“So that’s what happened to the Princes? The Knight and the Faeriewalker kidnapped them and took them to Faerie?”
“So what happened to them when they got to Faerie?”
Dad looked grim and unhappy. “Mortals cannot survive in Faerie. Not without a Faeriewalker’s special magic protecting them. The Faeriewalker abandoned them there, and they died. Are you beginning to see why your being a Faeriewalker is a ‘big deal’?”
Yeah, that was getting obvious. No wonder no one knew for sure what had happened to the Princes. They hadn’t taken into account the possibility of a magical abduction into Faerie.
“Having a Faeriewalker on one’s side is rather like having a nuclear weapon. Even if one never intends to deploy it, the threat is a potent one. Grace wished to win you to her side by force; Alistair wanted to win you to his side by having his children ingratiate themselves to you.”
I raised my chin, hating to be reminded of Ethan. “And you?” I asked. “How do you plan to get me on your side?”
He smiled at me, leaning over and covering one of my hands with his. “By being your father. By protecting you, and by treating you kindly. And by being honest with you.”
I gently extracted my hand from under his, not quite ready for physical signs of affection yet. “I like your way better,” I muttered under my breath.
He smiled again, and his eyes twinkled. “I’m rather counting on that.”
I went to bed that night cautiously optimistic about my situation. I certainly felt safer, more comfortable, and more free now than I had since I’d first set eyes on Aunt Grace. But I couldn’t help wondering if Dad’s attitude toward me would change if I stopped doing what he wanted me to do. Would he still treat me “kindly” then? Or would the claws come out? Because I knew he had some, even if he hadn’t shown them to me yet.
The next day dawned as what I was beginning to think of as a typical Avalon summer day. Meaning it was damp and cloudy with a very un-summer-like chill in the air. I slept in, enjoying the novelty of sleeping in a relatively comfortable bed. The futon wasn’t as bad as I’d expected, and the sheets were soft against my skin.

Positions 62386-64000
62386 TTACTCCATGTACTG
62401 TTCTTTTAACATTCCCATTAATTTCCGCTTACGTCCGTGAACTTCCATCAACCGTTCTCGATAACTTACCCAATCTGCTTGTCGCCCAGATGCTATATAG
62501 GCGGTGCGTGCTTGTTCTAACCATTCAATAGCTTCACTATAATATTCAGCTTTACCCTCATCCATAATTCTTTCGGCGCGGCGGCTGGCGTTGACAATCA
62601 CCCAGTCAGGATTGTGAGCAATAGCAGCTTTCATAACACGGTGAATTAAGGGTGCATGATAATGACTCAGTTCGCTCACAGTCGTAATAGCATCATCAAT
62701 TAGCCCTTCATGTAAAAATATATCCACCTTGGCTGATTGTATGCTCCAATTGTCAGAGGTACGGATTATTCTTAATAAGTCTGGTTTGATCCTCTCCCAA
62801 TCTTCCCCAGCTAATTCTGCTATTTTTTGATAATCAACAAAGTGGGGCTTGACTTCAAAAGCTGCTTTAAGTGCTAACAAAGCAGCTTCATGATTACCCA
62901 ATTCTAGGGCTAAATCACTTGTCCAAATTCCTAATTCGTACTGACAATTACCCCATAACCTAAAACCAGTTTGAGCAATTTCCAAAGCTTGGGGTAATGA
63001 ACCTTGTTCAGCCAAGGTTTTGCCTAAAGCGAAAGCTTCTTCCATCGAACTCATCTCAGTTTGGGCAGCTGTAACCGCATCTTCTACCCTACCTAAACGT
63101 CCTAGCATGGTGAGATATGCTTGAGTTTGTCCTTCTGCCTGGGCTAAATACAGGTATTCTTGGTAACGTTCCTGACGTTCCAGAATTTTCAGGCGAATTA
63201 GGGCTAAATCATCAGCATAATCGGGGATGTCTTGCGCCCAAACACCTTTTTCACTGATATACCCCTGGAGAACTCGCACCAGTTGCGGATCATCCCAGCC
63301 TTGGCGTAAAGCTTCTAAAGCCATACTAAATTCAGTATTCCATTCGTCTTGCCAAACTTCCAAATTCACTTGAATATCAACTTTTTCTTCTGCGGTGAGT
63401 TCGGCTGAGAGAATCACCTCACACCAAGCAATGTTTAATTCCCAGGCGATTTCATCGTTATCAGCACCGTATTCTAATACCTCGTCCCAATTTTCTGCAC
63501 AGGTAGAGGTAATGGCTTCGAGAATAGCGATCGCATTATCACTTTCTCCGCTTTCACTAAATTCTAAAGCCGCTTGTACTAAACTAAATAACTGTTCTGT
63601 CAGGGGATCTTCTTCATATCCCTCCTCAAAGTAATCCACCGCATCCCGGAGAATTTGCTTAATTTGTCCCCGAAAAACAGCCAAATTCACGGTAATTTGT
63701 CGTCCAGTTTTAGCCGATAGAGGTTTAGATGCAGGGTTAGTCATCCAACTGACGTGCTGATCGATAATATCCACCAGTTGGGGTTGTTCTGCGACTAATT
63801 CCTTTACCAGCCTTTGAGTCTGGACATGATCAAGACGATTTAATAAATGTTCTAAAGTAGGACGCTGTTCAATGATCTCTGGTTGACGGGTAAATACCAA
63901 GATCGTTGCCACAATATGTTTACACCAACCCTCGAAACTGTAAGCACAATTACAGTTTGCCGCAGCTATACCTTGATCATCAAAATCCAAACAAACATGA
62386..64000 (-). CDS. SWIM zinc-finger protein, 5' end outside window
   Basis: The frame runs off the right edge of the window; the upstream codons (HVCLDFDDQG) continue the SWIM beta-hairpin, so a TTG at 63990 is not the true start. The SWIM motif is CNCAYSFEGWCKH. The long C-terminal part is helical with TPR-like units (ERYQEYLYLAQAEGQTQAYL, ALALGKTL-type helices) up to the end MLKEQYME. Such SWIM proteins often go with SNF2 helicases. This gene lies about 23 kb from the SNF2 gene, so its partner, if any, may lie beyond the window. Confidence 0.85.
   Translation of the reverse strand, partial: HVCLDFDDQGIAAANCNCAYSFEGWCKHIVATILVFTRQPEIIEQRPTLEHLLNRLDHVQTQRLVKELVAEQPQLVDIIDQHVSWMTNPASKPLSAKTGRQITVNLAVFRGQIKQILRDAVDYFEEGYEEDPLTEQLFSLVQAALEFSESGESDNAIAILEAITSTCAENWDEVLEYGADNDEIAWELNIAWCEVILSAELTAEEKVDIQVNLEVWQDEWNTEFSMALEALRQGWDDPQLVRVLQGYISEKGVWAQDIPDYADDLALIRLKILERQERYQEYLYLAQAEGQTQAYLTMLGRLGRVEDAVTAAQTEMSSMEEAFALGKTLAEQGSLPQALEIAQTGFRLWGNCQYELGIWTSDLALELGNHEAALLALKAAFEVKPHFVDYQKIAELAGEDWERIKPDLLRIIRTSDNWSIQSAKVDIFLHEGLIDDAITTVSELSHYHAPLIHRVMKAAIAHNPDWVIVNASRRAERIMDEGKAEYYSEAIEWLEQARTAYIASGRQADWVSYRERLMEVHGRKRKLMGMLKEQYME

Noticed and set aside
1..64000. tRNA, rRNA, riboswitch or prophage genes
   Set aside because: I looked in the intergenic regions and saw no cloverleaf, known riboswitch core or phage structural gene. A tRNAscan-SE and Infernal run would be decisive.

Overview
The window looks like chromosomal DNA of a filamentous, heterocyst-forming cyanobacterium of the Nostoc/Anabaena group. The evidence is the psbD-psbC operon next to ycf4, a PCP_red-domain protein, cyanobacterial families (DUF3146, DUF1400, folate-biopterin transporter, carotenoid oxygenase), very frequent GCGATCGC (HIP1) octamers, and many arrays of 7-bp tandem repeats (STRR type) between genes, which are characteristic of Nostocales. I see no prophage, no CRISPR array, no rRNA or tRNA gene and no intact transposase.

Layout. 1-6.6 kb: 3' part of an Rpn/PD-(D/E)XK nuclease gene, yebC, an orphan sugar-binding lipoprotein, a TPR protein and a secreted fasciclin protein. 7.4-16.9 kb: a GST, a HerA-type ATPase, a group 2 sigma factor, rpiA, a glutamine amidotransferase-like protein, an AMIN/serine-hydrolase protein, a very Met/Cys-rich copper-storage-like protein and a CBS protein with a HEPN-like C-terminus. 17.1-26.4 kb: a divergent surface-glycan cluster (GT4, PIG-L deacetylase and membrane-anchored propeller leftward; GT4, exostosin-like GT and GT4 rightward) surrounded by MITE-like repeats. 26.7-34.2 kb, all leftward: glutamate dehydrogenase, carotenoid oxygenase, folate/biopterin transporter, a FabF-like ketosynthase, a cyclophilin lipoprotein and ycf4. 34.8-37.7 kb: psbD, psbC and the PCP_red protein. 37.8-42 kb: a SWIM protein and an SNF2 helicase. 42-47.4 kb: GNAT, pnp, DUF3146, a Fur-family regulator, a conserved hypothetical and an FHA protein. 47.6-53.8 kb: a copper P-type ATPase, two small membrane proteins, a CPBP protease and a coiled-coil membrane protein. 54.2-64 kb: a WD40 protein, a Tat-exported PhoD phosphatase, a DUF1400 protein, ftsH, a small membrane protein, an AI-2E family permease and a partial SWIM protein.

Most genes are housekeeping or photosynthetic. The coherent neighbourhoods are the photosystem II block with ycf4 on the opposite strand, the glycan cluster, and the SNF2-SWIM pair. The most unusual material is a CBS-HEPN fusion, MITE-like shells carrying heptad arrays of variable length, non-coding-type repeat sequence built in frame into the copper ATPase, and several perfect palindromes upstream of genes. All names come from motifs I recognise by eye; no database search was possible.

I showered and got dressed, going for another pair of cargo pants, this time with a T-shirt and a hoodie. I was glad to be going shopping again today, because I was going to need some warmer clothes. I’d known it wouldn’t be as warm here as in the States, but the damp added an extra bite to the chill that I hadn’t been prepared for.
I shoved what I had left of Dad’s money—which was most of it—into one of the cargo pockets, then headed downstairs to wait for Kimber. I could tell last night that Dad wasn’t thrilled with the idea of me hanging out with “the enemy,” but he hadn’t tried to forbid it. I gave him major kudos for that.
I’d expected to find my dad downstairs, but instead found Finn, sitting on the living room sofa. He was dressed much like he’d been yesterday, though his jacket was draped over the arm of the sofa, and his dark glasses were tucked into his shirt pocket. I’d been bummed about having him hanging over my shoulder yesterday, but right now I didn’t mind the idea quite as much.
“Where’s my dad?” I asked as I headed to the kitchen to see if I could scrounge up some coffee.
“At work,” Finn answered. “I’m afraid you’re stuck with me again.”
“I’ll find a way to live with it,” I said over my shoulder, and I think Finn might have laughed, though it was so short and quiet I almost missed it.
My hopes for a good cup of coffee were dashed when I saw Dad didn’t even have a coffeepot. There was plenty of tea, but even if I’d known how to make loose tea, I’d have skipped it. I did eventually find a jar of instant coffee, which I finally decided was better than nothing. I wasn’t sure that was true after I tasted it, but I forced it down for medicinal purposes.
Kimber showed up promptly at ten in a disgustingly cheerful mood. I’d never been that big a shopper myself—it was hard to get too enthused about shopping when you were counting every penny, hoping you’d be able to pay the electric bill. But I had to admit, with Kimber, it was fun. She had an awesome eye, and practically everything she suggested I try on looked fabulous on me, if I do say so myself.
Being a practical sort, I stayed focused on buying the basics—sweaters, long-sleeved shirts, and heavier pants, in various blends of cotton and wool. But Kimber was constantly egging me on to buy more extravagant stuff—dresses, skirts, frilly blouses. Like I said, she had a great eye, but though I tried everything on, I just couldn’t see spending money on things I’d never get to wear. My “boring” selections annoyed her to no end.
“You have to buy something fun,” she pouted at me when we left yet another shop without any silk, velvet, or lace in my bag. Finn was already carrying so many bags for me he looked like a very hot porter, but I still had more than two hundred euros left. And I had to admit, the idea of splurging on something completely impractical did have some appeal.
Kimber must have sensed my weakness. “I know!” she said, her eyes lighting up with excitement. “My birthday’s next month, and I’ll be having a great party. We should start hunting for the perfect dress for you.”
I gaped at her. “You expect me to wear a dress for a birthday party?”
Kimber stuck her nose in the air, reminding me briefly of her ice-princess act. “It’s my party, my rules. And I happen to like dresses.”